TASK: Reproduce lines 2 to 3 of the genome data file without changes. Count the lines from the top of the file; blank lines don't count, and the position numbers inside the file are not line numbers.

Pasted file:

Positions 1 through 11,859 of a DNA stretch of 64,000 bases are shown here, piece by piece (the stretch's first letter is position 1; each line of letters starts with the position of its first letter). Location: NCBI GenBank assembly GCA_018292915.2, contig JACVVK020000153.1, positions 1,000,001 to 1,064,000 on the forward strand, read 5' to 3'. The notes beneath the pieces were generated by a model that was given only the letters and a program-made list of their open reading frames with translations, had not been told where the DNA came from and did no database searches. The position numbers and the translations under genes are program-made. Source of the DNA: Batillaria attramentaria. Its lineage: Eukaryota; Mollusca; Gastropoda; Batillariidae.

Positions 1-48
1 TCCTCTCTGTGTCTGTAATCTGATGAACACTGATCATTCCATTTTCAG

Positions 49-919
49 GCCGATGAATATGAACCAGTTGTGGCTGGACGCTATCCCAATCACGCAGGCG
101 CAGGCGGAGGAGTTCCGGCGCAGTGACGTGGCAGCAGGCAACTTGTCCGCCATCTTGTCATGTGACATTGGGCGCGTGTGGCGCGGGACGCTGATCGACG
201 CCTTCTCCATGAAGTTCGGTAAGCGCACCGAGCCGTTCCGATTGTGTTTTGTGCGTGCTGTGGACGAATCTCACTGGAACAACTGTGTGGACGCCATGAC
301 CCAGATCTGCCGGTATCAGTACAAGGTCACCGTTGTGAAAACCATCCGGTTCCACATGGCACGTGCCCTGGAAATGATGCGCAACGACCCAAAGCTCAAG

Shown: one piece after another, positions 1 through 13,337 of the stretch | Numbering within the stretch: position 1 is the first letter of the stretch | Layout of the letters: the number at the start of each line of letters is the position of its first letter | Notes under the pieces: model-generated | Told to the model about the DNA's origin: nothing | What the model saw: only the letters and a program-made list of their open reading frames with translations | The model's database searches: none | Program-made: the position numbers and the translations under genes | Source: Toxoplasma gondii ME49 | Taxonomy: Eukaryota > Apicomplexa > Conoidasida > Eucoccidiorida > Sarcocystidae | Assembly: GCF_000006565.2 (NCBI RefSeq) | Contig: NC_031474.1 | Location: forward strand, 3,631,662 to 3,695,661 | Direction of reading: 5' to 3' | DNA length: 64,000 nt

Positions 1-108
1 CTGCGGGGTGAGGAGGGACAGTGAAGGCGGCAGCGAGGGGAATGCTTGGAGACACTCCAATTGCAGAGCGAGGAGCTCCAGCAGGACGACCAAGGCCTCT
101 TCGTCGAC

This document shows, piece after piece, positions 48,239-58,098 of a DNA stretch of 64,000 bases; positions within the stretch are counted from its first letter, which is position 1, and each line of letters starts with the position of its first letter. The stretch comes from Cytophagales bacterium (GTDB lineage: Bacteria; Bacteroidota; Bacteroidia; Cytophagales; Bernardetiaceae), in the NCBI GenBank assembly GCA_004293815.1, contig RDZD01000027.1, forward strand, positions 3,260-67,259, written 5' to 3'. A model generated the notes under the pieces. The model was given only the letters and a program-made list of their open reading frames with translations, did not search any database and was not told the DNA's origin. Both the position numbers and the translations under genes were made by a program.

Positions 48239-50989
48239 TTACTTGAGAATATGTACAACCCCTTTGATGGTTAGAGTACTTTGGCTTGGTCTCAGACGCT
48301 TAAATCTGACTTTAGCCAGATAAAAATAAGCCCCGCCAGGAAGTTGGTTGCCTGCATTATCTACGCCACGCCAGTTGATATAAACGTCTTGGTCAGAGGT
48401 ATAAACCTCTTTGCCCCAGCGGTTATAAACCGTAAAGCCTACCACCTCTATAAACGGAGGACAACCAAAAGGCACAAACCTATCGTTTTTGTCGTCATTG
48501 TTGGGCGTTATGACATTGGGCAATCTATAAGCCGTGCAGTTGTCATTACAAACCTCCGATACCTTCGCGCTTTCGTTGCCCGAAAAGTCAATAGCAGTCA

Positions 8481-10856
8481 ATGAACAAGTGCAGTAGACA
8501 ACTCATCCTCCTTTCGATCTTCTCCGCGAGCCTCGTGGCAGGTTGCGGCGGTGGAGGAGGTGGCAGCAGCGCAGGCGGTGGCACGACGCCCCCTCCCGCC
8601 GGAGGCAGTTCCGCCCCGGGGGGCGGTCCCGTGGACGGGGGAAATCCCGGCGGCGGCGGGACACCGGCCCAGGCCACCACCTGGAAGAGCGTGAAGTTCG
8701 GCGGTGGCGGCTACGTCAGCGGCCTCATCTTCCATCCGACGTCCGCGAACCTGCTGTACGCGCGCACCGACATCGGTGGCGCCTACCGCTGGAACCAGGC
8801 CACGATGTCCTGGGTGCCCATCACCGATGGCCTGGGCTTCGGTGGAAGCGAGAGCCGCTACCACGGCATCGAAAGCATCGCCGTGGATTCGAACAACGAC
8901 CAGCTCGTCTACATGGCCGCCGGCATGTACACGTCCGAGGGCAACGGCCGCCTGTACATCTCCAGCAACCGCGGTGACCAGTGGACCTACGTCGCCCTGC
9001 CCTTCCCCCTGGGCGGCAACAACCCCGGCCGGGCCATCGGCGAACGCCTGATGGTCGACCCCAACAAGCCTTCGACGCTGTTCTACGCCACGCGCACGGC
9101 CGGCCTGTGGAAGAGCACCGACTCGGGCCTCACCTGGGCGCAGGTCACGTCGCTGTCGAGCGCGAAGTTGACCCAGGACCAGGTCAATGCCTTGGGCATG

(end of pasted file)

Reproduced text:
Positions 1-48
1 TCCTCTCTGTGTCTGTAATCTGATGAACACTGATCATTCCATTTTCAG